By Ricardo Carvajal –
Linda Birnbaum, Director of the National Institute of Environmental Health Sciences and the National Toxicology Program, published an editorial discussing the most recent evidence that certain environmental chemicals, including suspected endocrine disruptors such as BPA, “can have effects that would not necessarily be predicted from their effects at high doses” – referred to as the “low dose hypothesis.” As the editorial puts it, “the question is no longer whether nonmonotonic dose responses are ‘real’ and occur frequently enough to be a concern; clearly these are common phenomena with well-understood mechanisms.” The upshot is that “chemicals with hormonal activity can have effects at external doses that are often considered safe by the regulatory community.”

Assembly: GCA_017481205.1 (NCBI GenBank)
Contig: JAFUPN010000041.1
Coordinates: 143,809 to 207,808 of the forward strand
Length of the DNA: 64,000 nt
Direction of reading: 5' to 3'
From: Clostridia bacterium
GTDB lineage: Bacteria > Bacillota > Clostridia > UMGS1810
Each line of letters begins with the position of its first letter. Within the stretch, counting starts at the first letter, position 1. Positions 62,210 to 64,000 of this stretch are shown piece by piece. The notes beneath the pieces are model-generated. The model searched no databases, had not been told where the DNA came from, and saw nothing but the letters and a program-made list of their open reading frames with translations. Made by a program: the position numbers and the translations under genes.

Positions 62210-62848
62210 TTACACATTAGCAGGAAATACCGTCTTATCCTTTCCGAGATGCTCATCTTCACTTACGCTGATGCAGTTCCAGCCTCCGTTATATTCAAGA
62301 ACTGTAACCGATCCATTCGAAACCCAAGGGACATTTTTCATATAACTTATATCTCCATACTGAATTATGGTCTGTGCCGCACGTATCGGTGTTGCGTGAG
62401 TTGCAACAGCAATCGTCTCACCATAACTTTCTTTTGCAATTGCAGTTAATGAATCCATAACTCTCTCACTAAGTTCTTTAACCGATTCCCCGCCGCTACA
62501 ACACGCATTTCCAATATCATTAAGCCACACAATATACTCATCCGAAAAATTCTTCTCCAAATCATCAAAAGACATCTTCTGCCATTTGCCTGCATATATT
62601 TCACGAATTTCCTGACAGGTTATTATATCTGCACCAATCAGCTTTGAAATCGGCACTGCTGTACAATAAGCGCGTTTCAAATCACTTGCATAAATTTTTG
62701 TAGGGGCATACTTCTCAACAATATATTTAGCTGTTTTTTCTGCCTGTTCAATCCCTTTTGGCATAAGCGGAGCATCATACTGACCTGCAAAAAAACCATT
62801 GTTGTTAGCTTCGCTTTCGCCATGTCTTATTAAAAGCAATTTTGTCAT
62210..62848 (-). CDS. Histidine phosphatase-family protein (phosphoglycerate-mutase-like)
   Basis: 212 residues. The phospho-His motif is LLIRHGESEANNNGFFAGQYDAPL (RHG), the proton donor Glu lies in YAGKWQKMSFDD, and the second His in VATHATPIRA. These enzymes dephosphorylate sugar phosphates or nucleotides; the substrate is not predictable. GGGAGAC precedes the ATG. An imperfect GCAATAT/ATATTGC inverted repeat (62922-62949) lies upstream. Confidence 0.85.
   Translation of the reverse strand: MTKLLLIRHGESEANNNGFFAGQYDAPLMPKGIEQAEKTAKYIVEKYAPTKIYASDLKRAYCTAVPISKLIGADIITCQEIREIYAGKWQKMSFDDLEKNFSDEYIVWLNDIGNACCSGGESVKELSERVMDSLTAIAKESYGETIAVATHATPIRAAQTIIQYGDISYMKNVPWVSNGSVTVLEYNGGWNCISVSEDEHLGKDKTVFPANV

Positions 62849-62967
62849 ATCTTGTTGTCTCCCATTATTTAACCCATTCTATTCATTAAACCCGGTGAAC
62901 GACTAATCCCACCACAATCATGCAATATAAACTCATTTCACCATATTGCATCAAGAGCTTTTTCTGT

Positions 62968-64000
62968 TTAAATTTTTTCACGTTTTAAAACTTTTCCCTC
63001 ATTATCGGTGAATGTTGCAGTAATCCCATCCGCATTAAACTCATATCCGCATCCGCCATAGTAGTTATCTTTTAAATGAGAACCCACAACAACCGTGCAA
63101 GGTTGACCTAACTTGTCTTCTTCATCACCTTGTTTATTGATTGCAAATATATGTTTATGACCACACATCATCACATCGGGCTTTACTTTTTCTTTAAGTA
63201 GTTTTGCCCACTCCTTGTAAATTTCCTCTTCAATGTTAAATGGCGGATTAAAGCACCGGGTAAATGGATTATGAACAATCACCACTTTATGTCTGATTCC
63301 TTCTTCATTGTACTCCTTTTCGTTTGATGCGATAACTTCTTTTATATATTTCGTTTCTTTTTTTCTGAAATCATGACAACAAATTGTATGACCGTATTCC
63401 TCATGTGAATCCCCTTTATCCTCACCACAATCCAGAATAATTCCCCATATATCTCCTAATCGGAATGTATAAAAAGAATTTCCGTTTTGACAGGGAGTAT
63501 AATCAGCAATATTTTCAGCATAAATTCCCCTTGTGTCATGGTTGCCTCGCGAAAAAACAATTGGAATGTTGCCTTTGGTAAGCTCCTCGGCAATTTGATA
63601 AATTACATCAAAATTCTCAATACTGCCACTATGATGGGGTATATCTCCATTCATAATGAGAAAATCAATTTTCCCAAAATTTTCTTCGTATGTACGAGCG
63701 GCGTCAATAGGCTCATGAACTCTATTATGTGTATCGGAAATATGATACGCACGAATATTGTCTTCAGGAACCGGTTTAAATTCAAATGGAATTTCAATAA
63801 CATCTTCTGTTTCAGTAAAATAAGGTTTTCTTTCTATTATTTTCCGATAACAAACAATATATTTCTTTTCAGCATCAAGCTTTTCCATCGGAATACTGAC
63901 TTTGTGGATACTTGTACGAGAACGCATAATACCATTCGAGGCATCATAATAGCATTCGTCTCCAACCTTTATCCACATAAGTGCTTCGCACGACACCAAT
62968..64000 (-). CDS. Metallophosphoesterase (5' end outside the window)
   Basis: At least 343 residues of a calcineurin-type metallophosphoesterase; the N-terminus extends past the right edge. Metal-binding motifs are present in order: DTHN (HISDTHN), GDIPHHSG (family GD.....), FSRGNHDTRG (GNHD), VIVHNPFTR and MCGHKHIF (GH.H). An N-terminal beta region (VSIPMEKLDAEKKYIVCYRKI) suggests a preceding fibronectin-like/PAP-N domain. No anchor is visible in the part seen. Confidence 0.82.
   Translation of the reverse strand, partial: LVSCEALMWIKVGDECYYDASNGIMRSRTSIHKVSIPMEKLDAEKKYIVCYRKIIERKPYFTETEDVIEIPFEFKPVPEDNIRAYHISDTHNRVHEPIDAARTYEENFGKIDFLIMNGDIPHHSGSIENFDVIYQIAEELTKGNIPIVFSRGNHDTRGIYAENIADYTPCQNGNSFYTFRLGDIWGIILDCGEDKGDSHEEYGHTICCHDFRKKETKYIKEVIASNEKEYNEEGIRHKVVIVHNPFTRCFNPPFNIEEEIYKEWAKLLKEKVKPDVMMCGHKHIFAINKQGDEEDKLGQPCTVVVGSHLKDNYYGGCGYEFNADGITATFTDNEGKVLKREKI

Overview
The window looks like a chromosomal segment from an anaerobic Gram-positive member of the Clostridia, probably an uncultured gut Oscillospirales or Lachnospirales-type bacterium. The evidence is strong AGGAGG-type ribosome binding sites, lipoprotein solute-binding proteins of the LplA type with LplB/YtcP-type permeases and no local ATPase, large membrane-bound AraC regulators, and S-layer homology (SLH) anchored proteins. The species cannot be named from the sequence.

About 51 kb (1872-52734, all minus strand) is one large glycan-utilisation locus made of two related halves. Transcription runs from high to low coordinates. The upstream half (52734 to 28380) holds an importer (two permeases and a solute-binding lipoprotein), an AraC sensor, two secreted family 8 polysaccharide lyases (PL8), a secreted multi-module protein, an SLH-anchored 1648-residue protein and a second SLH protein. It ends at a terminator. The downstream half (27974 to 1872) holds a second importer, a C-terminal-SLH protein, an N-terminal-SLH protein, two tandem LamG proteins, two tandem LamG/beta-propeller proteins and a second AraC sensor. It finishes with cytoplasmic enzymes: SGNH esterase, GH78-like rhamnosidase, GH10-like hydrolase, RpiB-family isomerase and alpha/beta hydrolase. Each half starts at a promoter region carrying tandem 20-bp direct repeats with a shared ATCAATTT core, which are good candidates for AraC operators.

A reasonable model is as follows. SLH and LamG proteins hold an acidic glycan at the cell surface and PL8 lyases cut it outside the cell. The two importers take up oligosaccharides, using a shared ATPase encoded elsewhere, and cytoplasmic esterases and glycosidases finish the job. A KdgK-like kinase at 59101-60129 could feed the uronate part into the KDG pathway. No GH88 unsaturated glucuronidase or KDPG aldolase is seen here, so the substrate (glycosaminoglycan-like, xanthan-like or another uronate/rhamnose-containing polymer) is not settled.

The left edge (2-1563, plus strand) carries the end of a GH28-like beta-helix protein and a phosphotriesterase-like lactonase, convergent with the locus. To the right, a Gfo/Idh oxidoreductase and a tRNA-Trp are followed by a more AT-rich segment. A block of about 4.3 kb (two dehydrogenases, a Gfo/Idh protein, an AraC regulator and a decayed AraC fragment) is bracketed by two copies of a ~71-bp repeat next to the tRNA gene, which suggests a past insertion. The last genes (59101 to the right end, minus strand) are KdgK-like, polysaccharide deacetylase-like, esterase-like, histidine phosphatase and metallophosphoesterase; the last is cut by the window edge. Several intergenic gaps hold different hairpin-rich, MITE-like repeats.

With regard to BPA specifically, FDA is expected to announce later this month whether the agency will act to amend or rescind BPA’s approved food additive uses – a move compelled in part by a lawsuit filed by the Natural Resources Defense Council. It will be interesting to see whether evidence of nonmonotonic dose responses plays any part in FDA’s decision.
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